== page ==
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Vaginitis – How to Get Rid of Vaginal Inflammation and Why Do You Get It?

A woman’s vagina can be prone to many problems. There is a delicate balance inside the vagina, ensuring no microorganisms (mostly fungi and bacteria) can unbalance, infect and inflame your sex organs.

However, most women will experience inflammation due to imbalance at some point in their lives. The general term for inflammation in the vagina is vaginitis.

So how do you cure vaginitis? How do you know if you have it? And what should you do if you get it? Read this guide for all the information you need.

What is Vaginitis?

Vaginitis is the inflammation of the vagina. A woman’s vagina contains of a unique system of lactic acid bacteria and other bacteria, fungi and microorganisms that coexist in a healthy balance. As long as you have the right levels of each bacteria, fungi and other microorganisms, a healthy balance is maintained, and you will see a natural, continuous secretion of fluid.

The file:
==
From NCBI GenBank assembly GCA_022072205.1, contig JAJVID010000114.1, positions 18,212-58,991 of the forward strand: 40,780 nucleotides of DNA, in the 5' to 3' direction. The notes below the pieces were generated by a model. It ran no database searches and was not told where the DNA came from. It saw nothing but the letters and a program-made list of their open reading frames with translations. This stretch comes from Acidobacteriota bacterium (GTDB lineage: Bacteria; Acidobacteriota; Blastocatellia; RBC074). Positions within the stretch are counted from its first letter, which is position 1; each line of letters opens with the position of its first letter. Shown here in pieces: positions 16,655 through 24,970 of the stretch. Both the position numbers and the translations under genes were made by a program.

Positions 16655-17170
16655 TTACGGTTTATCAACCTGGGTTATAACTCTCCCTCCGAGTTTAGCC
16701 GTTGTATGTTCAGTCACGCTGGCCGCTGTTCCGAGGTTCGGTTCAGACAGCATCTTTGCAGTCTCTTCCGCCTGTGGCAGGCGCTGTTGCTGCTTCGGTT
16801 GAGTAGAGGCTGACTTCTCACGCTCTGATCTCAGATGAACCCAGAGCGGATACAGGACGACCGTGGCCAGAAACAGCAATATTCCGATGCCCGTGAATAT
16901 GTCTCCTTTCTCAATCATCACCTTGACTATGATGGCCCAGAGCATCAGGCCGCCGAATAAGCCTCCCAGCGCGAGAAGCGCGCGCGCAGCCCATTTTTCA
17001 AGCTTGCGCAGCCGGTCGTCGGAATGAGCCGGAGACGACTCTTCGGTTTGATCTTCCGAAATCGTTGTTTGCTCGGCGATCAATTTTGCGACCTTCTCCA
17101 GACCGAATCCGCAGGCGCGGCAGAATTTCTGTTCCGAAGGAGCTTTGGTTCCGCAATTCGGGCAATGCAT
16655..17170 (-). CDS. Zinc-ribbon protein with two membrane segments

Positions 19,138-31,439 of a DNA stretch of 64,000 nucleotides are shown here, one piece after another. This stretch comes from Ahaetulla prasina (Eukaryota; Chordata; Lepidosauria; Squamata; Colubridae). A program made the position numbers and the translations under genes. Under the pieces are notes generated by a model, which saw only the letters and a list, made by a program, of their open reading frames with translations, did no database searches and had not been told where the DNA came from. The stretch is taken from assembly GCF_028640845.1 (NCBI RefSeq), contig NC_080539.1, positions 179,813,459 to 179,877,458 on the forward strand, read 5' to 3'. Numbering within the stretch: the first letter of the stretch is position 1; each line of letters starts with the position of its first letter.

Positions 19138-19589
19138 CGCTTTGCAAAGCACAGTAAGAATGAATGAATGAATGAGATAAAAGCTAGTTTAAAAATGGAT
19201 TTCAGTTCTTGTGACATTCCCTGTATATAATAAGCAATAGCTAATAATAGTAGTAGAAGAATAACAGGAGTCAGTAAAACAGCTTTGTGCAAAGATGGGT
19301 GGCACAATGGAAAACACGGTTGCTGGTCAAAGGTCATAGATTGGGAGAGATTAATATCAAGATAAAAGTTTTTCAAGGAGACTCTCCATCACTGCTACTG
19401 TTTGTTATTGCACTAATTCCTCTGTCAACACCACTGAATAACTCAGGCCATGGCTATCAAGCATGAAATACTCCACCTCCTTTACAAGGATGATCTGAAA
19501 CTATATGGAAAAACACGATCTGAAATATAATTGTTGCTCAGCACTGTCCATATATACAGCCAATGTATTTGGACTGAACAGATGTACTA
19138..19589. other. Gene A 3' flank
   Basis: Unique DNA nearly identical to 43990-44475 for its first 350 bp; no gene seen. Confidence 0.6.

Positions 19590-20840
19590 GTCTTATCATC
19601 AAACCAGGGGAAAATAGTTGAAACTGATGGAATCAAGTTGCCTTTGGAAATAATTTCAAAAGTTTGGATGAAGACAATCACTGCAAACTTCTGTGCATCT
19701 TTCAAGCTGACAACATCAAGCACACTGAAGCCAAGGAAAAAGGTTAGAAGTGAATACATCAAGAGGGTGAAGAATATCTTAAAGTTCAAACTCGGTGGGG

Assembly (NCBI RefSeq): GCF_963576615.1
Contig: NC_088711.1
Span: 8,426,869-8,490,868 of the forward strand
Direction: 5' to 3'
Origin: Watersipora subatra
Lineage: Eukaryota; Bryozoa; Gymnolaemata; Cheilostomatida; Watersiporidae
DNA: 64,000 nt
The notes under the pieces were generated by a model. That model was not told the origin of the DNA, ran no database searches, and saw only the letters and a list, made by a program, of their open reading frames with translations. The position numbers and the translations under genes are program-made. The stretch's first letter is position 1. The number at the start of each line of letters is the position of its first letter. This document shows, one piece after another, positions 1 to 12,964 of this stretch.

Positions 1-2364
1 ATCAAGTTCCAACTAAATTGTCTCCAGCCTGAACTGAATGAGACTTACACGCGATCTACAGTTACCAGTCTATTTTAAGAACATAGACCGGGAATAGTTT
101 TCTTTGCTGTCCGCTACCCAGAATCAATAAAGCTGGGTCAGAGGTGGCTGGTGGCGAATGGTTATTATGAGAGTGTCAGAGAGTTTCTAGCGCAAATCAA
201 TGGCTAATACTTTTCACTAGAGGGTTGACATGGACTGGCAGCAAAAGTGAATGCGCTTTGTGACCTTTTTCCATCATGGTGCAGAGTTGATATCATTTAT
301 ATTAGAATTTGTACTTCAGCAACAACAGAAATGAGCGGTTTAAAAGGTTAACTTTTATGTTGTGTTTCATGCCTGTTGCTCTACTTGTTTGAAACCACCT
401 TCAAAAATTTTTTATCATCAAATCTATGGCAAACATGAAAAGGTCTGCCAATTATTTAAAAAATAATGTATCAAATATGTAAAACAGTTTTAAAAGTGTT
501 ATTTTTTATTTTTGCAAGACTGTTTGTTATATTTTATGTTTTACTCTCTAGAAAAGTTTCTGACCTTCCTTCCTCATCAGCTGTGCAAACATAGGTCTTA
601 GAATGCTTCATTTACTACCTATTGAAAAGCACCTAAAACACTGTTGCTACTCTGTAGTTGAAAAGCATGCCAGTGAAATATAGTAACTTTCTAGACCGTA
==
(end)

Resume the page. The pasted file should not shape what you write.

This fluid secretion is known as discharge. But external bacteria can infect and destroy the natural balance of bacteria, causing inflammation and other problems. Vaginitis is the inflammation of the vagina that occurs when the vagina is infected with bacteria or fungi: it typically causes discomfort, irritation and a smelly discharge.

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What is Discharge?

But what exactly is discharge? Discharge is a mucous fluid combined with dead skin cells from the uterus. The fluid comes from the mucous membranes in the vagina and is produced as a natural way for the vagina to clean itself.